Old and new design merged when Colin and Elaine Frier decided to build a traditional Scottish longhouse with a contemporary SIPs structure
For years, Colin Frier had nursed a longing to build his own home. With a career spent in the construction industry, first as a quantity surveyor and then as an acoustic consultant, he had decades of experience to draw on, but it was only when approaching retirement that he felt it was time to take action.
Colin and his wife Elaine lived in the coastal town of Helensburgh near Glasgow, but they wanted to find the right building plot, complete with a captivating view, somewhere in the Argyll region of the south-west Highlands.
“We have a boat and have enjoyed sailing round Scotland for many years, so we knew we wanted to find somewhere between Tarbert and Oban,” says Colin
Finding a suitable site wasn’t easy. At one point Colin went to see an existing house that was up for sale in a good location. “I quickly came to the conclusion that I would have to demolish it and start from scratch. Given that it was on the market for offers over £200,000, that added up to an expensive building plot,” he says.
Eventually, having exhausted the conventional route of consulting plot-finding websites, there was a breakthrough. “I was out with a friend in Tarbert and he mentioned that a local gamekeeper who lived close by had two or three sites for sale,” says Colin.
“None of them were on the open market but they were fully serviced and had outline planning permission.” One of the plots was in an elevated position, commanding stunning views across the south-west coast towards the island of Gigha.
Colin and Elaine had found their perfect plot, and it was theirs at a cost of just £100,000. The deal was sealed in 2012 but the couple didn’t feel any sense of urgency to build, because they still had to sell their house in Helensburgh and Colin was working full-time at his Glasgow firm, New Acoustics.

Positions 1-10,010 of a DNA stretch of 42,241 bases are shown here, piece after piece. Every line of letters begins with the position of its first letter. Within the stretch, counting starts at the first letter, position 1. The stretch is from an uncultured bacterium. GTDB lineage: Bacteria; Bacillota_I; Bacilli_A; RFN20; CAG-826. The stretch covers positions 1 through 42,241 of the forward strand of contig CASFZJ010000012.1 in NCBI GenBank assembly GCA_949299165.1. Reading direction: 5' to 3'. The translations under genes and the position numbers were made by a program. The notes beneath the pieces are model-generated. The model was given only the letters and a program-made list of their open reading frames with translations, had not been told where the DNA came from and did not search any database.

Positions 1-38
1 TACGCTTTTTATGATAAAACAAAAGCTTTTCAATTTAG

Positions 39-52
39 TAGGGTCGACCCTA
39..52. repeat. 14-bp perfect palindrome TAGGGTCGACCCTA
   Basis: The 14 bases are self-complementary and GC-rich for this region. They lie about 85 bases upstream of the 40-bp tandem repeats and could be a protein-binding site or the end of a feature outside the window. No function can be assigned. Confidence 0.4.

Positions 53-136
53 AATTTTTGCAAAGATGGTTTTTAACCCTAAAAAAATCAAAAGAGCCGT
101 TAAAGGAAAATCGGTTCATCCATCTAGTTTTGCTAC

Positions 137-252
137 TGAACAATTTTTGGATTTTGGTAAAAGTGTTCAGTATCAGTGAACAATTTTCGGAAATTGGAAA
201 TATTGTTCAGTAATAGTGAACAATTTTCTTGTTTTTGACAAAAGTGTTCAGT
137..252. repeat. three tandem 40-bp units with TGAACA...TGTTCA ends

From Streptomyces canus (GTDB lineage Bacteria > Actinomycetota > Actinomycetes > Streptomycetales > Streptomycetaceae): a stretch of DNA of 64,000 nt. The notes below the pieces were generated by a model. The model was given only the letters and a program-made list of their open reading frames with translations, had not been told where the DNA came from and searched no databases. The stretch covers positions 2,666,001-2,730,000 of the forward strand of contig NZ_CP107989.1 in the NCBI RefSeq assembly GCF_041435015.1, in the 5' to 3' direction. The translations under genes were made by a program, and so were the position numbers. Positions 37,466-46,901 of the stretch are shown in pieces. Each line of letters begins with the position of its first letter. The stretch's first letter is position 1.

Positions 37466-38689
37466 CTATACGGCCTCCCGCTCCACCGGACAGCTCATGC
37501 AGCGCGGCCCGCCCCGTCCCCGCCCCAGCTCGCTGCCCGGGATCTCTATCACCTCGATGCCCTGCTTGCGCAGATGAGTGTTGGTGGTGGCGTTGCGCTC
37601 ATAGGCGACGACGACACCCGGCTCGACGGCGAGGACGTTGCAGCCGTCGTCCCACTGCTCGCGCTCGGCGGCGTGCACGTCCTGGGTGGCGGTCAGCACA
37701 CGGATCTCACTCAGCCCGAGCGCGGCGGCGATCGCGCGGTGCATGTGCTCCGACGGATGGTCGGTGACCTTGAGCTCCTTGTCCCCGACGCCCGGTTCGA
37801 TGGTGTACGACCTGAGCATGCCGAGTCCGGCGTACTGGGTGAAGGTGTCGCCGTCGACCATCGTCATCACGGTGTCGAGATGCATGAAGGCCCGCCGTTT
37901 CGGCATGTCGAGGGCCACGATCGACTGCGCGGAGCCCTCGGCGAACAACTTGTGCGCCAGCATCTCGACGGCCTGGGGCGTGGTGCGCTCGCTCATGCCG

A decision was made to find an existing set of house plans, rather than create an entirely bespoke home. “I felt that had we attempted to collaborate and build a house from scratch, it might have resulted in divorce,” jokes Colin. “I wanted to find something that had already been thought about and tried and tested.”
Happily for the preservation of harmonious family relations, the pair came across the work of Hebridean Homes, the sister company of architects Dualchas, at a building expo in Glasgow.
The firm’s projects take their inspiration from an ancient type of building, the traditional Hebridean longhouse – long, low-lying dwellings that perfectly suited the climate and fitted neatly into the hillsides to shelter from the weather.
Although they opted for a four-bedroom design that had already been drawn up, the Friers were able to modify the plans to suit their needs. The finished house has three bedrooms (two ensuite), a bathroom and a study. The couple also extended the decking so that it would border both downstairs bedrooms, allowing direct access to the outdoors from these spaces.
There was one remaining aspect of the existing design that had to be addressed. “I felt the living area was going to be a bit tight so we decided to extend in length by about one and half metres,” says Colin.
This change ultimately added around £30,000 to the overall build cost, so it proved to be an expensive alteration. But there are no regrets, since Colin and Elaine thoroughly enjoy the spacious ambience of their integrated living, dining and kitchen zone with vaulted ceiling.